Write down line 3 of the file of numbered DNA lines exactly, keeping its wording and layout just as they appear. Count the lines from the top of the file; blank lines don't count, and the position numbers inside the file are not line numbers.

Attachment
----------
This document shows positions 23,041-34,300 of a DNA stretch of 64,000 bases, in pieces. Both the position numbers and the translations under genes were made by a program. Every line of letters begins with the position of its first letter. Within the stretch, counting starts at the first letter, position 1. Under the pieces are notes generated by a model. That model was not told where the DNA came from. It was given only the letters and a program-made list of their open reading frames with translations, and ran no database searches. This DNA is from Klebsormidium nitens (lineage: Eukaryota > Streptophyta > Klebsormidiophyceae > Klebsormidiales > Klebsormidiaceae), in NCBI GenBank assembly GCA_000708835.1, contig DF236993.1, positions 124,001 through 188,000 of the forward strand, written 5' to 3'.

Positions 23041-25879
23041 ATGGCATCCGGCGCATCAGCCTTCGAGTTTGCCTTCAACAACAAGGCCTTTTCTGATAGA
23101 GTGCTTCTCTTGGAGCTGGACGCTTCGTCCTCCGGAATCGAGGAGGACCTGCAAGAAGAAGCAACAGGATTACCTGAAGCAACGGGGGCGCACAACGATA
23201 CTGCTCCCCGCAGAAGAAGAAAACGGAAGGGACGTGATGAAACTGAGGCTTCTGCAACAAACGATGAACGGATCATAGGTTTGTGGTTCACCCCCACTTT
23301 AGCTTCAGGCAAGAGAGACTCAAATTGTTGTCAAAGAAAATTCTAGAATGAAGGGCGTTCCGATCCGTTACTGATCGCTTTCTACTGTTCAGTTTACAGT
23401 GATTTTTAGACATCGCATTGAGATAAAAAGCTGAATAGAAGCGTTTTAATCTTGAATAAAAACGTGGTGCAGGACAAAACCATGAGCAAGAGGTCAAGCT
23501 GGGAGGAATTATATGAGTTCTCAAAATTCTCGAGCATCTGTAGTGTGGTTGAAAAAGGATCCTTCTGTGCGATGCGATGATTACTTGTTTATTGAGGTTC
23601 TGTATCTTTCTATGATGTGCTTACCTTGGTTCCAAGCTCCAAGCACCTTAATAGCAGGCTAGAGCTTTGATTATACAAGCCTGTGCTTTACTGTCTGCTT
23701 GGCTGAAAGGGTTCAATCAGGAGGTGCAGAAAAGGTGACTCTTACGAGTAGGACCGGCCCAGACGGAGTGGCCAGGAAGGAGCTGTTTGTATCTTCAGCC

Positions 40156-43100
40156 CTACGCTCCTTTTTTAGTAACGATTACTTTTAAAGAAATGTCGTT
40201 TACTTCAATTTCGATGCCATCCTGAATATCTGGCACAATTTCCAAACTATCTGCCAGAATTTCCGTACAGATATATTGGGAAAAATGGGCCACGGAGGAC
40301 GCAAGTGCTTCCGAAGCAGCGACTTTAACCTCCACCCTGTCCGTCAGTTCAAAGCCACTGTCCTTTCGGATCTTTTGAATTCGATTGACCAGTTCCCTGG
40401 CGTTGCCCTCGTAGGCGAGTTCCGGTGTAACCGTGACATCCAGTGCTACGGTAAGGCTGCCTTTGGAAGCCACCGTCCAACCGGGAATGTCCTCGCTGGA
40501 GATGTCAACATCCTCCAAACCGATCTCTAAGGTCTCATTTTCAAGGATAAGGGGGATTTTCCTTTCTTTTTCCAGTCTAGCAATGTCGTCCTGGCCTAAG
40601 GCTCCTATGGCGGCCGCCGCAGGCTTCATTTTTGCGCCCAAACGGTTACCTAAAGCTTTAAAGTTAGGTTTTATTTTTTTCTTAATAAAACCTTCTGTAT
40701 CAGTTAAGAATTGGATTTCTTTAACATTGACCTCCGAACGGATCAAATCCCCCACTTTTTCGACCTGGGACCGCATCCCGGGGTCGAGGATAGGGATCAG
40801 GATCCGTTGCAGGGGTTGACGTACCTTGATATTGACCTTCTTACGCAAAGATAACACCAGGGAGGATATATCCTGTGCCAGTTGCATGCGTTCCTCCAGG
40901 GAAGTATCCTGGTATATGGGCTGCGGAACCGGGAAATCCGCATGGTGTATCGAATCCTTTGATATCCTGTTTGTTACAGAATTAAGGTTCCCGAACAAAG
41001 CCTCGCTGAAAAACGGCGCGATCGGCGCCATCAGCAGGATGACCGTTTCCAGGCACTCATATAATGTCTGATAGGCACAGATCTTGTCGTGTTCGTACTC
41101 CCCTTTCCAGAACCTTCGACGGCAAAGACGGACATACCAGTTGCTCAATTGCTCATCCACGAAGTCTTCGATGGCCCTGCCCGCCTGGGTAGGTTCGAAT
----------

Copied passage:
23041 ATGGCATCCGGCGCATCAGCCTTCGAGTTTGCCTTCAACAACAAGGCCTTTTCTGATAGA